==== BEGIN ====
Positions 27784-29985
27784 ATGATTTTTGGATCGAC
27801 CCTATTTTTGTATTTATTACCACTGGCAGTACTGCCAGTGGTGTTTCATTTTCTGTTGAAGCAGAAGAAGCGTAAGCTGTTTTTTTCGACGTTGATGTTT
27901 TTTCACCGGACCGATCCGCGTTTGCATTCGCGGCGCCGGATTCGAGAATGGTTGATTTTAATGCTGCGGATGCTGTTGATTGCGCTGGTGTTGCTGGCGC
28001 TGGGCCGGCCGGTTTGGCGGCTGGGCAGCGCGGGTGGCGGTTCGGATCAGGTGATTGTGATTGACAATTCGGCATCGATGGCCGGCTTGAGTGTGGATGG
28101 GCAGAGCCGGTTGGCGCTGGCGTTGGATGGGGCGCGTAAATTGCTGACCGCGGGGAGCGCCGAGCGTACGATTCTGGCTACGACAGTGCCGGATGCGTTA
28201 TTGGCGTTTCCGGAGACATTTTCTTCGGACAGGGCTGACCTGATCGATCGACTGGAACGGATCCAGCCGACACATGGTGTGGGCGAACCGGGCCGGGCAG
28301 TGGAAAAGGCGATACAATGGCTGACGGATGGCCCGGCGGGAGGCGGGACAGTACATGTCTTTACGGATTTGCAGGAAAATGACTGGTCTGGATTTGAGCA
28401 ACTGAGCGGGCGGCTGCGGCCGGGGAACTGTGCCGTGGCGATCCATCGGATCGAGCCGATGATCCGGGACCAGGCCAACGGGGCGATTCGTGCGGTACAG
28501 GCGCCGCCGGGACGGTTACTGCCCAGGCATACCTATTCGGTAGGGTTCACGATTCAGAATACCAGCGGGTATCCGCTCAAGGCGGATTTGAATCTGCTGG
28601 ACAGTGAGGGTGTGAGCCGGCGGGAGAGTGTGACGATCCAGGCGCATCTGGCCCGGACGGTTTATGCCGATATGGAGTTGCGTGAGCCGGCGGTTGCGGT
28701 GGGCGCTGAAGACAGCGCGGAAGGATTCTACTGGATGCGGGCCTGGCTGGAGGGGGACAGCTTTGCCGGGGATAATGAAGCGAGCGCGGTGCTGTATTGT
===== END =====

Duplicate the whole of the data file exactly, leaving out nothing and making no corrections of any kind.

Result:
Positions 27784-29985
27784 ATGATTTTTGGATCGAC
27801 CCTATTTTTGTATTTATTACCACTGGCAGTACTGCCAGTGGTGTTTCATTTTCTGTTGAAGCAGAAGAAGCGTAAGCTGTTTTTTTCGACGTTGATGTTT
27901 TTTCACCGGACCGATCCGCGTTTGCATTCGCGGCGCCGGATTCGAGAATGGTTGATTTTAATGCTGCGGATGCTGTTGATTGCGCTGGTGTTGCTGGCGC
28001 TGGGCCGGCCGGTTTGGCGGCTGGGCAGCGCGGGTGGCGGTTCGGATCAGGTGATTGTGATTGACAATTCGGCATCGATGGCCGGCTTGAGTGTGGATGG
28101 GCAGAGCCGGTTGGCGCTGGCGTTGGATGGGGCGCGTAAATTGCTGACCGCGGGGAGCGCCGAGCGTACGATTCTGGCTACGACAGTGCCGGATGCGTTA
28201 TTGGCGTTTCCGGAGACATTTTCTTCGGACAGGGCTGACCTGATCGATCGACTGGAACGGATCCAGCCGACACATGGTGTGGGCGAACCGGGCCGGGCAG
28301 TGGAAAAGGCGATACAATGGCTGACGGATGGCCCGGCGGGAGGCGGGACAGTACATGTCTTTACGGATTTGCAGGAAAATGACTGGTCTGGATTTGAGCA
28401 ACTGAGCGGGCGGCTGCGGCCGGGGAACTGTGCCGTGGCGATCCATCGGATCGAGCCGATGATCCGGGACCAGGCCAACGGGGCGATTCGTGCGGTACAG
28501 GCGCCGCCGGGACGGTTACTGCCCAGGCATACCTATTCGGTAGGGTTCACGATTCAGAATACCAGCGGGTATCCGCTCAAGGCGGATTTGAATCTGCTGG
28601 ACAGTGAGGGTGTGAGCCGGCGGGAGAGTGTGACGATCCAGGCGCATCTGGCCCGGACGGTTTATGCCGATATGGAGTTGCGTGAGCCGGCGGTTGCGGT
28701 GGGCGCTGAAGACAGCGCGGAAGGATTCTACTGGATGCGGGCCTGGCTGGAGGGGGACAGCTTTGCCGGGGATAATGAAGCGAGCGCGGTGCTGTATTGT